Weight Loss Support - medications and weight

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11-01-2012, 09:33 PM
Hi all,

I have a question, not sure if it goes here, but when one says a medication makes you gain weight, does that mean when you are tracking all your food or just that a medication can increase your appetite? I am curious because when I was on Wellbutrin I lost a pound a day, without even trying. This time I'm on effexor and haven't lost anything. I know I have been consuming too much sugar so I went back to tracking. I tracked around 1600 the last couple days. I don't know it just seems I'm super sensitive to anything with sodium and high fat. so I don't know if the medication is having anything to do with it, or I'm simply consuming too much. I guess I am going to have to religiously track to get a better picture.

11-01-2012, 10:05 PM
It really depends on the medication. Some medications are assoicated with weight gain because they increase appetite, some cause fatige that tends to decrease activity level, some cause sleep disturbances associated with weight gain, others affect metabolism itself - some others cause water retention - and some drugs have a combination of these effects.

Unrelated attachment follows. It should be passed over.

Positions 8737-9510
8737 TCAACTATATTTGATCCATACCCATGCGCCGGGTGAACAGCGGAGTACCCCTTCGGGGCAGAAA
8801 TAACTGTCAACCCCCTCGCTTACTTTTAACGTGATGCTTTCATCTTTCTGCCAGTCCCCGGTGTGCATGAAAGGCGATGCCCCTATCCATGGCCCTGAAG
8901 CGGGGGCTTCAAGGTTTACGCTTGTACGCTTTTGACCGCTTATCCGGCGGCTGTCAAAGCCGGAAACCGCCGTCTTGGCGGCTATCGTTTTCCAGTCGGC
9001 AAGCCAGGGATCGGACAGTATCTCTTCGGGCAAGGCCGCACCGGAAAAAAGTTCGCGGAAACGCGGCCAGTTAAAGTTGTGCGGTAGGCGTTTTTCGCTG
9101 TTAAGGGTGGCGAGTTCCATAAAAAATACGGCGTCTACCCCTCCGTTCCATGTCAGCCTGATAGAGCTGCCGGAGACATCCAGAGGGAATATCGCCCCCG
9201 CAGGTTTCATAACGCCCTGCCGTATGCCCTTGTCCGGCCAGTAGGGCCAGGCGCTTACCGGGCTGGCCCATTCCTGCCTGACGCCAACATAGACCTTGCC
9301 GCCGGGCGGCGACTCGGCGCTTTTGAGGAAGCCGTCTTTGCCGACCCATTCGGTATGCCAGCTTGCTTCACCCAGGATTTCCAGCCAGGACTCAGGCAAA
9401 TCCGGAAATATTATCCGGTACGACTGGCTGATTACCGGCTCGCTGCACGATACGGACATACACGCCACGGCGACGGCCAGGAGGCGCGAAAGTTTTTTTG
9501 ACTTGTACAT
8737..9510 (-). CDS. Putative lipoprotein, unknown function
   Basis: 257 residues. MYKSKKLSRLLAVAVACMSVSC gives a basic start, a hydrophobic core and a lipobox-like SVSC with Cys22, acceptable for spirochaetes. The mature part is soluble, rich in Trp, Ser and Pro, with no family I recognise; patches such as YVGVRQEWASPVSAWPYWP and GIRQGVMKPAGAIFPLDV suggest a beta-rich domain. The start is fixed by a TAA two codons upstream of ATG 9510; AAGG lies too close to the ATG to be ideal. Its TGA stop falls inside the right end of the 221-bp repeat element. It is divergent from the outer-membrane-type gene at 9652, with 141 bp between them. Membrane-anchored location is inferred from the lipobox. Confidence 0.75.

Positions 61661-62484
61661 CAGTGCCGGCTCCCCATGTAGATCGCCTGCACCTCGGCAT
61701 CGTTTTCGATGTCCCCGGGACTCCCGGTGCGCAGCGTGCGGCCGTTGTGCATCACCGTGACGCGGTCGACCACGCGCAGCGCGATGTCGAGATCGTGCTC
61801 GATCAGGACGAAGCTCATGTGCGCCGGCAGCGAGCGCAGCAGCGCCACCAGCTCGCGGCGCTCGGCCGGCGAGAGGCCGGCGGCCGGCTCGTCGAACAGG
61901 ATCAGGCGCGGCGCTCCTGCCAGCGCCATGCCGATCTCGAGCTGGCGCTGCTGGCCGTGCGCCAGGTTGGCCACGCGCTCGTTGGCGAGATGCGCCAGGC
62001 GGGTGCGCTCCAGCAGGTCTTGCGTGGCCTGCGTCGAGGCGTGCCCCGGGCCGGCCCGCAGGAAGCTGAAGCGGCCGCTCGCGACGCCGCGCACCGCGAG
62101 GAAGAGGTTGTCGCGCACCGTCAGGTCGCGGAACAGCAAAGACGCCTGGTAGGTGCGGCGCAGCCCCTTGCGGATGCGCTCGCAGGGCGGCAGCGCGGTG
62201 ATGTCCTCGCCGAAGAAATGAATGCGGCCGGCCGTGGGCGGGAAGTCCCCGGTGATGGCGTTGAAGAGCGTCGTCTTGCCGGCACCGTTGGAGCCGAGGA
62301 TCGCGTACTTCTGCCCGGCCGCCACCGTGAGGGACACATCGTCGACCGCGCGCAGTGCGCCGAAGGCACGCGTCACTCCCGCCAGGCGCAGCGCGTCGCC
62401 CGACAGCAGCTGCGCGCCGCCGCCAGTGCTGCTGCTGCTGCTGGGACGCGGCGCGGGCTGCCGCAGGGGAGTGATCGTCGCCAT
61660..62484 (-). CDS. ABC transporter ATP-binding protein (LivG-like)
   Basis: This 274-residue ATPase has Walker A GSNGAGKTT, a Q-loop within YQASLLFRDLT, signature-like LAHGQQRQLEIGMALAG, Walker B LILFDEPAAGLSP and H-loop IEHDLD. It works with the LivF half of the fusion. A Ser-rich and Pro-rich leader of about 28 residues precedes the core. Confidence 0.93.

Prednisone is an example of a drug with multiple effects. It increases hunger and water retention, and can slow metabolism and can cause insomnia (which can adversely affect weight loss for a lot of reasons).

I'm often on courses of prednisone for autoimmune disease, and on the plus side, it gives amazing amounts of energy that can be channeled into exercise, but the hunger and water retention are terrible.

I can lose weight on prednisone, and I think most people can, but it's a struggle. Low-carb seems to help with both the hunger and the water retention.

Every drug is different but there are usually work-arounds that make weight loss doable - you just have to deal with the specific side effects you're experiencing.

11-01-2012, 10:29 PM
Wellbutrin will make some people lose weight because it has a stimulant component to it, Effexor can make your appetite increase but will NOT make you gain unless you increase your food intake. So no, the pill alone will not make you gain. HTH.